[Clockwise from top left] Circular grating for extracting single photons from a quantum dot.
For optimal performance, the quantum dot must be located at the center of the grating.
Image taken with the camera-based optical location technique. A single quantum dot
appears as a bright spot within an area defined by four alignment marks. Electron-beam
lithography is used to define a circular grating at the quantum dot's location. Image of the
emission of the quantum dot within the grating. The bright spot appears in the center
of the device, as desired. Credit: NIST
(August 11, 2015) Life may be as unpredictable as a box of chocolates, but ideally, you always know what you’re going to get from a quantum dot. A quantum dot should produce one, and only one, photon—the smallest constituent of light—each time it is energized. This characteristic makes it attractive for use in various quantum technologies such as secure communications. Oftentimes, however, the trick is in finding the dots.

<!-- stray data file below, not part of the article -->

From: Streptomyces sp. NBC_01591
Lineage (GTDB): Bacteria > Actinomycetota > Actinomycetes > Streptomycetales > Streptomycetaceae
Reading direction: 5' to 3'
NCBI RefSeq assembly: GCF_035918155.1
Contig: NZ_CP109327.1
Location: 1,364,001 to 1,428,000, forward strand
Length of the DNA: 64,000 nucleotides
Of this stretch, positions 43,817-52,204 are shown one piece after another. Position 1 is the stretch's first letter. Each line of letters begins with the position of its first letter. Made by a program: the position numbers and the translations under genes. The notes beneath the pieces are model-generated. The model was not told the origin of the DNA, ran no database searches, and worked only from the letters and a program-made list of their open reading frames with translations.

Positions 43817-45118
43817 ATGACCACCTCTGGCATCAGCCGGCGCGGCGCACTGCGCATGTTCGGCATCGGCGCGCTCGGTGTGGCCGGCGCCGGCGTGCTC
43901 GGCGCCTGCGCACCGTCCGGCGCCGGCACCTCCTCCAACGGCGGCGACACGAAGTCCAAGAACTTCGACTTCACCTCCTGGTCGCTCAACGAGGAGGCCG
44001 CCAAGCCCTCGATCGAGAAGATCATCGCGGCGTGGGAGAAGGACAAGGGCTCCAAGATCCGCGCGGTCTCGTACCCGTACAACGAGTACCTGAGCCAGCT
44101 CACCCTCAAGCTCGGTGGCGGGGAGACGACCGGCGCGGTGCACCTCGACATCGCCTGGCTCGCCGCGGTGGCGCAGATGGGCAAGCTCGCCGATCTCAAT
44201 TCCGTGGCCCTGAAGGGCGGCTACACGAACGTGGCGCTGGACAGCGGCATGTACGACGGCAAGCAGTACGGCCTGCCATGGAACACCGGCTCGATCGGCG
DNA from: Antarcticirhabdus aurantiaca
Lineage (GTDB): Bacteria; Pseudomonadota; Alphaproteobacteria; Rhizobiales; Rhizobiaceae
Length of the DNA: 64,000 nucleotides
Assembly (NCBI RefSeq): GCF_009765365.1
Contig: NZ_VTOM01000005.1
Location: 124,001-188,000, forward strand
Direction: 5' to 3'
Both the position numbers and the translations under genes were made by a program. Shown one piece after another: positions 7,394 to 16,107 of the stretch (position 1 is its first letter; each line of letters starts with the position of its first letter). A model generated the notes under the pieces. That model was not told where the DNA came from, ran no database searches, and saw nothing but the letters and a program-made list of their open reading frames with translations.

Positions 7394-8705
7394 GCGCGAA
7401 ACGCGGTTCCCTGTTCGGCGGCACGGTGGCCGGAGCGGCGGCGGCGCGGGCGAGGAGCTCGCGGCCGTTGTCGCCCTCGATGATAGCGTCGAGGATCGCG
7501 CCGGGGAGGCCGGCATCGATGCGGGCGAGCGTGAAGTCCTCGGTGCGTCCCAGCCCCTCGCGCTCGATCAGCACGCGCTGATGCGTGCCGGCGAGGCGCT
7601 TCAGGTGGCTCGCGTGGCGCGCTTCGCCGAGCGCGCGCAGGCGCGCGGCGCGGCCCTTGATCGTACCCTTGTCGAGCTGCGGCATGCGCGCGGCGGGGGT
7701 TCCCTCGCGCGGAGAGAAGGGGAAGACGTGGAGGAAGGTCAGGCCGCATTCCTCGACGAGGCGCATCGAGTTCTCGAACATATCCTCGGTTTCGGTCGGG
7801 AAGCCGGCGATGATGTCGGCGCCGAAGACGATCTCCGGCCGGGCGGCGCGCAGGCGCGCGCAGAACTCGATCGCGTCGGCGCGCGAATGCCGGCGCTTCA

“Self-assembled, epitaxially grown” quantum dots have the highest optical quality. They randomly emerge (self-assemble) at the interface between two layers of a semiconductor crystal as it is built up layer-by-layer (epitaxially grown).
They grow randomly, but in order for the dots to be useful, they need to be located in a precise relation to some other photonic structure, be it a grating, resonator or waveguide, that can control the photons that the quantum dot generates. However, finding the dots—they’re just about 10 nanometers across—is no small feat.
Always up for a challenge, researchers working at the National Institute of Standards and Technology (NIST) have developed a simple new technique for locating them, and used it to create high-performance single photon sources.
This new development, which appeared in Nature Communications,* may make the manufacture of high-performance photonic devices using quantum dots much more efficient. Such devices are usually made in regular arrays using standard nanofabrication techniques for the control structures. However because of the random distribution of the dots, only a small percentage of them will line up correctly with the control structures. This process produces very few working devices.